On Sunday, May's two-week annual clay court bonanza gets ready to enter its business end. What started with 128 players last Sunday has quickly reduced to just 16 competitors. With eight matches set to be played between Sunday and Monday, here is a preview of one of the most highly-anticipated R16 clashes - Benoit Paire vs Kei Nishikori.
This is the ninth meeting between Nishikori and Paire - fourth on clay - and the third at Roland Garros. Nishikori has won both previous meetings at the French Open - in 2013 and in 2018. Last year's battle took five sets to decide, and there is no reason to think that this will be any shorter.
Coming into the French Open this year, few players have been hotter than France's Benoit Paire. Paire won two clay court tournaments in the lead-up to the French Open - the Grand Prix Hassan II and more recently, the Lyon Open.
He suffered just one break of serve during his final two matches in Lyon. After knocking out Spaniard Pablo Carreno-Busta in the third round, Paire said to reporters, "I said, Benoit, are you going to continue the season like that? Nothing will happen.. or do you decide to be OK in your head and have the right mindset? Then you don't know what will happen."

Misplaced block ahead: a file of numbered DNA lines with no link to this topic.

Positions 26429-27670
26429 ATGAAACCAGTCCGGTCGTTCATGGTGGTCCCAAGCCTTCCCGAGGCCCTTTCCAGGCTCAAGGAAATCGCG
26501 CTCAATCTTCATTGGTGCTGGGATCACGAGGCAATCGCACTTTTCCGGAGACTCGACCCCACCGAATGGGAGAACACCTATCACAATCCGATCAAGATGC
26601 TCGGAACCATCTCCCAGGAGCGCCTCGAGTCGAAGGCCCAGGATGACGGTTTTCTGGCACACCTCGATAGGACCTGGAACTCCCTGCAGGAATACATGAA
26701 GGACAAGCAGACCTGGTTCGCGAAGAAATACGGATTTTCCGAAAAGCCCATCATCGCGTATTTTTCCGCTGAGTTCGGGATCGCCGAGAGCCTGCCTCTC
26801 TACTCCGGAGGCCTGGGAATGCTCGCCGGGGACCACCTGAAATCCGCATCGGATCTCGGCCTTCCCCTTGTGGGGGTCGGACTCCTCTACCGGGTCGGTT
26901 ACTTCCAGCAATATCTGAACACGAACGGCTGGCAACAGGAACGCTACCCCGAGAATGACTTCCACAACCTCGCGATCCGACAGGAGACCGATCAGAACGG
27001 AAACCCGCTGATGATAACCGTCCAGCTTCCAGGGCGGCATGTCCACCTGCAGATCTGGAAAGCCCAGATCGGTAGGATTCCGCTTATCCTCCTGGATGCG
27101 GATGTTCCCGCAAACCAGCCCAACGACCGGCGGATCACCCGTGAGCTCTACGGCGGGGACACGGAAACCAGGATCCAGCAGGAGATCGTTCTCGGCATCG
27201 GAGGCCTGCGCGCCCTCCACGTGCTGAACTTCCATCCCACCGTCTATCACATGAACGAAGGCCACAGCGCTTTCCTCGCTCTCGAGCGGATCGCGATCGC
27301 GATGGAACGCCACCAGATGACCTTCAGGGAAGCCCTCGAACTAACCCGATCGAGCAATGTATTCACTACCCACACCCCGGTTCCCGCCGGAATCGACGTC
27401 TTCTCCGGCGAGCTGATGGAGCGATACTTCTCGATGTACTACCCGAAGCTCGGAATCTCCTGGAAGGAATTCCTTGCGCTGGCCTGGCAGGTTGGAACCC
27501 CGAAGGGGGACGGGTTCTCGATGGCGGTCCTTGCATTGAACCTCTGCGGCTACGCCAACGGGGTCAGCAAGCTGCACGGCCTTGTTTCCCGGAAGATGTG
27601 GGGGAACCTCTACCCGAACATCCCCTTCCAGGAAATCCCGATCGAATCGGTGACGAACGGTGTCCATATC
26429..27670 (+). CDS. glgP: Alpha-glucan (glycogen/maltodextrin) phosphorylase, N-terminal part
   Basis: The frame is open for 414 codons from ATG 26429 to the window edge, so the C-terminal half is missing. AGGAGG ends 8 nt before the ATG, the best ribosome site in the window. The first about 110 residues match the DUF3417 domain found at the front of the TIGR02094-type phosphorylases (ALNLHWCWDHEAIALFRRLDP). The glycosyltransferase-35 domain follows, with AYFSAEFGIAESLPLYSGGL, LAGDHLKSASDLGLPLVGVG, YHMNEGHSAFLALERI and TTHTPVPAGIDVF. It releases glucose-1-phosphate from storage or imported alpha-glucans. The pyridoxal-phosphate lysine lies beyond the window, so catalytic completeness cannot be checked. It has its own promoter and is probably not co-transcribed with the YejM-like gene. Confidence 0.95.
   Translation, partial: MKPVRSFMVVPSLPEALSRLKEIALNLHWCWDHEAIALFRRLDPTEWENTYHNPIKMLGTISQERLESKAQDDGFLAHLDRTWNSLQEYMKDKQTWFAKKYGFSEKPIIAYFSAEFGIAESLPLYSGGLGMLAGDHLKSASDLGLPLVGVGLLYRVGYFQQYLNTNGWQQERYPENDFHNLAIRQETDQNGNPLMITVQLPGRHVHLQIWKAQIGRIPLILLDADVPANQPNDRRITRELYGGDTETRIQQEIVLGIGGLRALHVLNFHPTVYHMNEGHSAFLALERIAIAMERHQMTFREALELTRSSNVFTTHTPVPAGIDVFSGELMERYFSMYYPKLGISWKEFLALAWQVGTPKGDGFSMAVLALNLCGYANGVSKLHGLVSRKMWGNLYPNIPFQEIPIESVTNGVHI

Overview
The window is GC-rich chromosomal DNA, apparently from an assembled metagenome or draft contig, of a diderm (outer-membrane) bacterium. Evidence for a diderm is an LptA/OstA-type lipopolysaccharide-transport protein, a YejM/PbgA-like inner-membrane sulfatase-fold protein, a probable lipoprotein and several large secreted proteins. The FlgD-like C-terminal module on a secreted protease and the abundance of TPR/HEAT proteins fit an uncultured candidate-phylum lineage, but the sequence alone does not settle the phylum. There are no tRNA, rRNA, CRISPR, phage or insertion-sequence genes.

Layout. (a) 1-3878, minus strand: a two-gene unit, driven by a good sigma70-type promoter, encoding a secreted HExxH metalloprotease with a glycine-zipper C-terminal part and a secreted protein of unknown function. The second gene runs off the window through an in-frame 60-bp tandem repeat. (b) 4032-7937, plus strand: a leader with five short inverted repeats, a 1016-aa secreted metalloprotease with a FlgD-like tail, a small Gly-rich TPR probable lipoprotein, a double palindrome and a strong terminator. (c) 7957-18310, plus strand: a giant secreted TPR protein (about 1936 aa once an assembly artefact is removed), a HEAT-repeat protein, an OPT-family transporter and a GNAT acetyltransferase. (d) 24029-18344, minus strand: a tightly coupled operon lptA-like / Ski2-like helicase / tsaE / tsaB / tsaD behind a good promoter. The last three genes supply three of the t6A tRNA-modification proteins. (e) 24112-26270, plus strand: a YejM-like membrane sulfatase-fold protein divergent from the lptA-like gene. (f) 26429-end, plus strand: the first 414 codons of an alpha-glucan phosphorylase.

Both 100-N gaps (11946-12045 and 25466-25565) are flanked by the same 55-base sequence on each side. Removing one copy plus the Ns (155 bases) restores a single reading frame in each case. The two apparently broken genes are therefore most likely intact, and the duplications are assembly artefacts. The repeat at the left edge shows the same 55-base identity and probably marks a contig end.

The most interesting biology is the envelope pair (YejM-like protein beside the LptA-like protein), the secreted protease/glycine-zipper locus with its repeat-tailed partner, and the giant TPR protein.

Paire continued his fine form from Lyon against Marius Copil in the first round of Roland Garros, winning in four sets and winning all of his service games.
Unfortunately, the Benoit Paire of old reared its ugly head in the second round against fellow countryman, Pierre Hugues-Herbert, as Paire squandered a two-set lead in what turned into a marathon five-setter that he ended up winning 11-9 in the fifth.
Paire showed much more focus in his third-round clash against Pablo Carreno-Busta, taking a two sets to one lead before the Spaniard retired.
In the fourth round, Paire faces his greatest challenge yet in Japan's Kei Nishikori. Entering the French Open, Nishikori had endured a poor run of results, making just one semi-final appearance, at Barcelona. However, he has truly stepped up his game in this tournament, channeling some of his best form.
Quentin Halys, Nishikori's first-round opponent, failed to put up any sort of fight. In the second round, despite dropping the opening set to Jo-Wilfried Tsonga, Nishikori kept his composure, securing a relatively simple four-set win.
However, Nishikori's tendency to play long matches against relatively weaker opponents meant he took over four hours to defeat 23-year-old Serbian Laslo Djere in a match that saw him fall behind by two breaks in the final set.
After the match, Nishikori said, "Falling behind 3-0 (in the final set) was frustrating because my opponent kept raising his game over and over. I was thinking that maybe winning was impossible, but that I might catch a break. That's all it was."
Leading by a set and a break, Nishikori looked in complete command but Djere broke the Japanese's serve in a game that he trailed 0-40 at one point in time. It's moments such as these that force people to question whether Nishikori will ever be able to win a Grand Slam title.
The result of Sunday's match notwithstanding, we are in store for another Roland Garros classic between the suddenly hot Benoit Paire and the mercurial Kei Nishikori.